Ryan Hogan has been there, too often, during the worst time in a person’s life. A police officer in a mid-sized Ontario town, 43-year-old Hogan has seen people suffer, and sometimes lose their lives, in traumatic incidents. He knows better than anyone how quickly things can change for victims and their loved ones.
Hogan wanted to give someone their best day, in fact their best life. And he knew how he would do it. All because of a guy he calls “Scrooge.”
In 2012, Hogan’s friend of 20 years was diagnosed with kidney disease. Joe, who Hogan says they call Scrooge because he’s a big bear with a heart of gold, got progressively sicker until his wife was found to be a match. With a new kidney, Hogan was amazed at the dramatic change in Joe’s quality of life.
So Hogan reached out to St. Michael’s Hospital where Joe had the operation and asked a lot of questions. “I learned that the number of people waiting for transplants is astronomical. How many people die because they can’t get a transplant was a shock to me,” says Hogan. “I had no idea how vast the problem was.”
Hogan knew he wanted to be an anonymous donor. At first, he worried about not having a kidney for Joe just in case he needed it down the road. But they agreed the situation was too dire. Hogan had to go ahead and donate.
By donating his kidney to a stranger, Hogan set off a domino effect: his donated kidney triggered a chain of multiple living donor transplants that would otherwise not have occurred. Suddenly, Hogan’s urge to do something positive became, as he puts it, “progressively powerful.”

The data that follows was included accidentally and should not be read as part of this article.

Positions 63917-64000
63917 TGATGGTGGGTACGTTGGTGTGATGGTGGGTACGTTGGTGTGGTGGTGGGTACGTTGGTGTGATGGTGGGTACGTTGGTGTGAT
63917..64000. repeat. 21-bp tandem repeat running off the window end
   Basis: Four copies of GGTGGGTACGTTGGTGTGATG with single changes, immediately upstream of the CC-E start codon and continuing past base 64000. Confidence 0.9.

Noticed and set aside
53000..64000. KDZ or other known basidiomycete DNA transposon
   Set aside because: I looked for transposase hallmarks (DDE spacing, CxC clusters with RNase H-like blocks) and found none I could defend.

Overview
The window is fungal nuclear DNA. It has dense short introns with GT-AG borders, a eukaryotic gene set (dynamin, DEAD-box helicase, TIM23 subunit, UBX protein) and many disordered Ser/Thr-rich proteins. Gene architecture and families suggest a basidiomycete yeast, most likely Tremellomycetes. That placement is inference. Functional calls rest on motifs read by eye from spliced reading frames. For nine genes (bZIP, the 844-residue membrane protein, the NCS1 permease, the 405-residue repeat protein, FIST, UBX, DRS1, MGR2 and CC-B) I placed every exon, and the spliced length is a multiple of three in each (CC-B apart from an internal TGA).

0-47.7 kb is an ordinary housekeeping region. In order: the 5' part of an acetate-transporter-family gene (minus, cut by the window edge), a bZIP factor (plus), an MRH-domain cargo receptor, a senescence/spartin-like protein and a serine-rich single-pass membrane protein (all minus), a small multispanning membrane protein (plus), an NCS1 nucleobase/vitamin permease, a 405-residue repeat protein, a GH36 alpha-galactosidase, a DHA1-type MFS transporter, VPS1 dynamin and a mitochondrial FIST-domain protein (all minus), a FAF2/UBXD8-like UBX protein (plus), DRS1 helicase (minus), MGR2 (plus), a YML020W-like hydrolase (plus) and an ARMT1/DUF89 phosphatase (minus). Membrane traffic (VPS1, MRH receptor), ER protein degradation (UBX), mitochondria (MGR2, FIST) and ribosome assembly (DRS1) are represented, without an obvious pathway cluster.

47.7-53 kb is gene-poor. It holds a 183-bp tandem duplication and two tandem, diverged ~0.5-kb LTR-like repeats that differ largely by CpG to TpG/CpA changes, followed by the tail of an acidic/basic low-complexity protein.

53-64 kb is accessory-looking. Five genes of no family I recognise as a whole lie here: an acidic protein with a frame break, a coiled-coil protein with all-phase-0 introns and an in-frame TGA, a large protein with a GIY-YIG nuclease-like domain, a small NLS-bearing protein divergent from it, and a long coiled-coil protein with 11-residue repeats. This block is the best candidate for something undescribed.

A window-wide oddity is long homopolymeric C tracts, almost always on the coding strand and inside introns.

On July 11, 2017, surgeons carefully placed Hogan’s kidney into a cooler. From there, it was rushed to Toronto Pearson airport and on board a flight to Vancouver where it was delivered by police escort to the waiting recipient.
“Vancouver is a beautiful place and now there’s a part of me cruising the streets there,” Hogan says. A year post surgery and Hogan is, by his own description, “healthier than ever” and even closer to his friend. For Hogan, doing something good was a no-brainer. “I only need one kidney and I couldn’t imagine not doing it. It was the right thing.”
The Transplant and Kidney Care Centre at St. Michael’s Hospital is grateful for people like Ryan Hogan. Each year, the centre performs 150 transplants, twice as many as we performed just 10 years ago. And we treat more than 1,700 post-renal patients annually because the reality is, people with kidney disease are patients for life.
Ensuring we can meet the needs of our current and future patients is the reason for One Focus, a $7 million fundraising campaign to equip our centre with the state-of-the-art facilities our patients deserve. The campaign will also support world-leading research to ensure that transplants work as they need to. Our history of innovation combined with our leading-edge physicians and scientists have made St. Mike’s a destination for the best in kidney care.
But we can always do more. Please join us as we take kidney research and treatment to the next level and give our patients what they need to manage this lifelong disease.